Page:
Alberta's Milk River, by James Bremner

The cliffs above Alberta's Milk River yielded the remains of a young hadrosaur in 1997.

Trackways #12, Fall 1997—When Lethbridge writer Shanan Timmers went for walk on the banks of the North Milk River west of Del Bonita, Alberta, earlier this summer, he stumbled across a find important to the world of palaeontology.

Jutting out from the overhanging river cutbank, far from where palaeontologists would have thought to look, were dinosaur bones.

It turns out the bones belong to a sub-adult hadrosaur, one of only a few half-grown hadrosaur skeletons ever recovered. When it was alive, the animal measured about three metres long and about two metres high at the hip.

The specimen may be the first dinosaur found in the St. Mary’s River rock formation. That, and its isolation from other know hadrosaur skeletons increase the possibility of it being a new species.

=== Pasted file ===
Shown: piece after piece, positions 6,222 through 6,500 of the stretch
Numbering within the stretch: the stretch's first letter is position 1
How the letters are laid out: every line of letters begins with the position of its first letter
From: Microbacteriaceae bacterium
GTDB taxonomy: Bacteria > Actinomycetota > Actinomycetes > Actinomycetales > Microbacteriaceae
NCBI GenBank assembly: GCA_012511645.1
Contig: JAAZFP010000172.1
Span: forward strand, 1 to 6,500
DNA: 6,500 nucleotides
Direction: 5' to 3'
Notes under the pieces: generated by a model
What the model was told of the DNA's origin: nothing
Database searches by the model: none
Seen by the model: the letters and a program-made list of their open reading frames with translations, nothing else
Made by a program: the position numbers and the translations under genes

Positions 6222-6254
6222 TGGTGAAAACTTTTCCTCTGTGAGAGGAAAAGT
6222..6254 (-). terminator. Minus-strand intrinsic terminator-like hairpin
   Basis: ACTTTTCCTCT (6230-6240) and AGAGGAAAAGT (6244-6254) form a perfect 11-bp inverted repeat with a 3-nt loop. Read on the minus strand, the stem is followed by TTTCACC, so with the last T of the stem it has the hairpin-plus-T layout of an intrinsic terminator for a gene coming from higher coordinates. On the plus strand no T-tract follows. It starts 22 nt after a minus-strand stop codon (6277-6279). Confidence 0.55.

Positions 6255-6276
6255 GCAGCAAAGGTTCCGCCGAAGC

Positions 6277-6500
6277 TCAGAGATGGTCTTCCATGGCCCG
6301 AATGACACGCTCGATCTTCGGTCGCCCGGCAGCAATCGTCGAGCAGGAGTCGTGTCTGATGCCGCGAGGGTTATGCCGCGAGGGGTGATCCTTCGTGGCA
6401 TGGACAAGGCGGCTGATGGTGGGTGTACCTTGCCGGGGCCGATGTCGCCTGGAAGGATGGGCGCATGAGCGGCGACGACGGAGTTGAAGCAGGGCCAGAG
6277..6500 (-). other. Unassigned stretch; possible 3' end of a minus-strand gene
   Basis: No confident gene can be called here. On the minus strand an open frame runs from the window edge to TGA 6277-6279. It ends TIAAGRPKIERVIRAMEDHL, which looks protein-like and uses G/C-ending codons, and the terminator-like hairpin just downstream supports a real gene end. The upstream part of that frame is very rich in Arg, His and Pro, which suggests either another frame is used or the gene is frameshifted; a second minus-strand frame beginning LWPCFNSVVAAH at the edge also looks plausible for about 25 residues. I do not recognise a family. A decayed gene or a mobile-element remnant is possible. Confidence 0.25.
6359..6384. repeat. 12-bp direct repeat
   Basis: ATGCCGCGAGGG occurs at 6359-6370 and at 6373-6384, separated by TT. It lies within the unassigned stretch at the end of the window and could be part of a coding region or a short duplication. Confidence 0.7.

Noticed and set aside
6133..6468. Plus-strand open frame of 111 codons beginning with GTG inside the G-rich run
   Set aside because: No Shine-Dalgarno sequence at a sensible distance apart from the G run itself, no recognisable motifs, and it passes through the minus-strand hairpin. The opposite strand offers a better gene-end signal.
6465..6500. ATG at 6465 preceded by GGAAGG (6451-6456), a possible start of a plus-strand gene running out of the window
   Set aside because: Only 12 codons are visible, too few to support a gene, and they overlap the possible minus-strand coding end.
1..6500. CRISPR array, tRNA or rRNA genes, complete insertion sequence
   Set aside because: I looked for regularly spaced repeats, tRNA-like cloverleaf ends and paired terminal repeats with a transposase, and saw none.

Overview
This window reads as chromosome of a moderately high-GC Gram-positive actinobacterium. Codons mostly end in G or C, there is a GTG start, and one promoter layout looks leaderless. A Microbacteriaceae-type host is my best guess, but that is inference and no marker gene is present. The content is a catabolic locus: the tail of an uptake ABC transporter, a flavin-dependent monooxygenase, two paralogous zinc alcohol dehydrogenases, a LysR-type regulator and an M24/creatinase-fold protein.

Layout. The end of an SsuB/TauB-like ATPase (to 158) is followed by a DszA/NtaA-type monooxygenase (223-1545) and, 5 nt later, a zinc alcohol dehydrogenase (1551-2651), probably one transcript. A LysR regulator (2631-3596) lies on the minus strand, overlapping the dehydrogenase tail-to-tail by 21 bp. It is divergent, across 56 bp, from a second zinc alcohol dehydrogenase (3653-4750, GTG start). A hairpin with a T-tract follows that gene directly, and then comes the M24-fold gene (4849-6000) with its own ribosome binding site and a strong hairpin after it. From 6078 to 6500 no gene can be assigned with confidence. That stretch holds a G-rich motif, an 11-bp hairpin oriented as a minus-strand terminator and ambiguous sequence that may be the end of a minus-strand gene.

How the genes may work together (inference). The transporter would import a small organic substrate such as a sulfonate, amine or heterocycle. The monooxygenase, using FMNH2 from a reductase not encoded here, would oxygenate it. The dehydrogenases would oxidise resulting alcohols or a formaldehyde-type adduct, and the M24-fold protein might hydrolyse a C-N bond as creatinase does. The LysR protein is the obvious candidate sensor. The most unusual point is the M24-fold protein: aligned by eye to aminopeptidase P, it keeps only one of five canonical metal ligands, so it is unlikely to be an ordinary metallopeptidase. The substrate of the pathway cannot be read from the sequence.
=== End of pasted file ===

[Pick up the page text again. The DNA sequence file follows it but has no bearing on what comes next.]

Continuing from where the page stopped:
The pelvis, femur and base of the tail sticking ouf of the rock are beautifully articulated, suggesting that the from part of the animal may continue into the bank. However, until the animal is in the lab and prepared, scientists won’t know exactly how much of the animal is in place.

Before that can happen, collecting crews from the Royal Tyrrell Museum and Devil’s Coulee Interpretive Centre must remove the specimen from the overhang six metres above the river—without having bones fall and break in the riverbed. A heavy sandstone layer covering the fossil and access to the site only from above further complicate the excavation.

© Royal Tyrrell Museum of Palaeontology 1997

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